KARL STEFANOVIC: Some big challenges this morning in our battle against COVID. Among them the worrying rise in children struck down by Delta with more than half of the cases in Queensland under 19. Lieutenant General John Frewen heads the COVID Vaccination Taskforce and he joins us now live from Canberra. Good morning to you again. Thanks for your time. Look, the vaccine rollout so far has been focussed on adults. Will you be prioritising children at some point, and if so, when?
JOHN FREWEN: Yeah, Karl, the - just a couple of days ago we published the campaign plan for the vaccine rollout. It gives the roadmap for the rest of the year and when we'll look to include additional cohorts as we go.
KARL STEFANOVIC: In the papers this morning, I think in Victoria they're saying 12-year-olds will start getting vaccinated in around November or December. Does that fit that plan?
JOHN FREWEN: Well that's, of course, pending the correct medical advice and those sorts of things coming through, but you know, by late September, early October, I think we will have the ability to offer far greater choice and to bring in additional cohorts more freely.
KARL STEFANOVIC: Okay. So you'll have the supply there though?
JOHN FREWEN: Yeah. Look, the current projections have the supply really ramping up with the mRNA vaccines, both Pfizer and potentially Moderna by late September, October.
KARL STEFANOVIC: Is it possible for New South Wales to administer 6 million doses by August? I know that you've been going- you need 69,000 a day, I think until the end of August to achieve that goal, and you've only averaged that about nine times in the last 33 days. So is that possible?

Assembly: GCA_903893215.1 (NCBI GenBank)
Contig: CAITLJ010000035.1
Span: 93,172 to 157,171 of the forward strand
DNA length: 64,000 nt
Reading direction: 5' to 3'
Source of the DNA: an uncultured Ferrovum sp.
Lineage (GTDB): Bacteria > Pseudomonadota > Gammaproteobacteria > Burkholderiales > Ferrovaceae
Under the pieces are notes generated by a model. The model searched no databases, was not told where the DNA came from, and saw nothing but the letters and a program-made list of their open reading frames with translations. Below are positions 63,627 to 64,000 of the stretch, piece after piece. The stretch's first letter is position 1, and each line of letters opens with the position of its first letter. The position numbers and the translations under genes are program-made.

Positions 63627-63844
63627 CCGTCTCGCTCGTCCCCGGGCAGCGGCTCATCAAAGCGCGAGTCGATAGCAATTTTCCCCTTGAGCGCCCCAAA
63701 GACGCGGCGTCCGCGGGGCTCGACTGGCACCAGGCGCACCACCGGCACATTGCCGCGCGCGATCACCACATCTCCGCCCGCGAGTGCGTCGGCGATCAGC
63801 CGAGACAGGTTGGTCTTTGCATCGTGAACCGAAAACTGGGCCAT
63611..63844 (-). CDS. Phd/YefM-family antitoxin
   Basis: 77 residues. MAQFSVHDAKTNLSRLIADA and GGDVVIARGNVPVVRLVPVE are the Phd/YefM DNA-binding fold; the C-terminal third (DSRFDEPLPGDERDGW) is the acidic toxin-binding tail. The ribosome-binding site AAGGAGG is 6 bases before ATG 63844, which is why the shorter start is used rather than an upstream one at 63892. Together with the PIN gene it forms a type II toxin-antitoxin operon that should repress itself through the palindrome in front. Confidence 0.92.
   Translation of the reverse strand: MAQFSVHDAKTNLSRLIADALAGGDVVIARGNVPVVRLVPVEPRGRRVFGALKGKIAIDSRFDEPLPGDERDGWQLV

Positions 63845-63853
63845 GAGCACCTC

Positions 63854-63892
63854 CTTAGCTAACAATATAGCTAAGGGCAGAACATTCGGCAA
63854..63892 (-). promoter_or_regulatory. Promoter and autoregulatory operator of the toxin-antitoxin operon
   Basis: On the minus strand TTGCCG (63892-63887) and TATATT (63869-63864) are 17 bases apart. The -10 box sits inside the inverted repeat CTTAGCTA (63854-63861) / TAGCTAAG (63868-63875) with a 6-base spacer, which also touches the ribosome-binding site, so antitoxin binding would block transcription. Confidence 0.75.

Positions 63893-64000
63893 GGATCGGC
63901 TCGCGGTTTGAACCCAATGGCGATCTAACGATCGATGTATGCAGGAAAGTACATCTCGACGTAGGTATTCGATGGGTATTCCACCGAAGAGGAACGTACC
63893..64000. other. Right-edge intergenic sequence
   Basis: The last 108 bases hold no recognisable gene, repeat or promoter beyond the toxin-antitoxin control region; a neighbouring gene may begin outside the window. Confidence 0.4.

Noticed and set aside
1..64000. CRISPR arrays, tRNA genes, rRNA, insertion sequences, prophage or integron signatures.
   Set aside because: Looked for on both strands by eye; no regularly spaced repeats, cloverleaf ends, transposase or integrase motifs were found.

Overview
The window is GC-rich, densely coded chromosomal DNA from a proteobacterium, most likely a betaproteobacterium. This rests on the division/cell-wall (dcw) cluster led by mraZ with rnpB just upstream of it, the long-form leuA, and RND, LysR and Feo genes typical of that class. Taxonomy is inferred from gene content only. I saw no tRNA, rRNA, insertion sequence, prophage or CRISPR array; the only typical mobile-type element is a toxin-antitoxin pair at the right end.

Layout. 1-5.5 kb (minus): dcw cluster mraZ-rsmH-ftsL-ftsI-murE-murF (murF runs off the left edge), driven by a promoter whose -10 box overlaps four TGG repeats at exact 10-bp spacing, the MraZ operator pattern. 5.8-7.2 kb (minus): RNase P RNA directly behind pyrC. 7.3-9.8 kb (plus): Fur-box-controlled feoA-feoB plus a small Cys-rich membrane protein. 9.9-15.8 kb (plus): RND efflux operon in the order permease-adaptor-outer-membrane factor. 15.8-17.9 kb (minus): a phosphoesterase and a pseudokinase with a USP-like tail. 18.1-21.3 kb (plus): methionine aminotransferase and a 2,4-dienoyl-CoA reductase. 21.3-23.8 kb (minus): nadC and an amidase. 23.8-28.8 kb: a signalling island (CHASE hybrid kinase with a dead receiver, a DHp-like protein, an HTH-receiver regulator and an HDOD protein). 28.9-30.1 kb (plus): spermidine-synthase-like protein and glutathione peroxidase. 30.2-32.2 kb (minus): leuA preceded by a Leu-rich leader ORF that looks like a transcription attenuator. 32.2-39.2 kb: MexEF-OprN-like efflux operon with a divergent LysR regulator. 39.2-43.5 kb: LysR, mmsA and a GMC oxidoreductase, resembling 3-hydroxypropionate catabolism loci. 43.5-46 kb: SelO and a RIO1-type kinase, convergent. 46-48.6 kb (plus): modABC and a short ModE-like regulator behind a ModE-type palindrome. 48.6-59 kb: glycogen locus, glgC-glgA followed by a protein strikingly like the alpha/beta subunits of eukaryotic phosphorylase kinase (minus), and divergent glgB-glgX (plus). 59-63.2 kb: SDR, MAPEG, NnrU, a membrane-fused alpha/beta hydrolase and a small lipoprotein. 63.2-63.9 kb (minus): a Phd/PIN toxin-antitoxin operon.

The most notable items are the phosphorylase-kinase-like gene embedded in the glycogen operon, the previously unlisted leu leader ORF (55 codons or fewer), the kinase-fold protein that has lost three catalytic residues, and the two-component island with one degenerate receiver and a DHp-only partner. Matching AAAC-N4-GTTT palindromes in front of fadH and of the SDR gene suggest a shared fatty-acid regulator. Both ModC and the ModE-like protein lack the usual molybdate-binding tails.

JOHN FREWEN: Look, we're hitting records every day now, Karl. We just are about to today, probably, hit 13 million doses nationally. Yesterday we did across the country 213,000 doses. A record day. So the numbers are coming up where we've got more points of distribution opening up. We've got additional GPs coming on doing Pfizer. We've the pharmacists coming on now at speed with AstraZeneca. So, the channels are there, it's really about people turning up.
KARL STEFANOVIC: Okay. On the pharmacies, I know that you may be aware of these reports, there's a level of frustration from some pharmacists out there, 1250 are able to inoculate but only 314 are doing so. That comes down to a sluggish supply chain. Is that being fixed?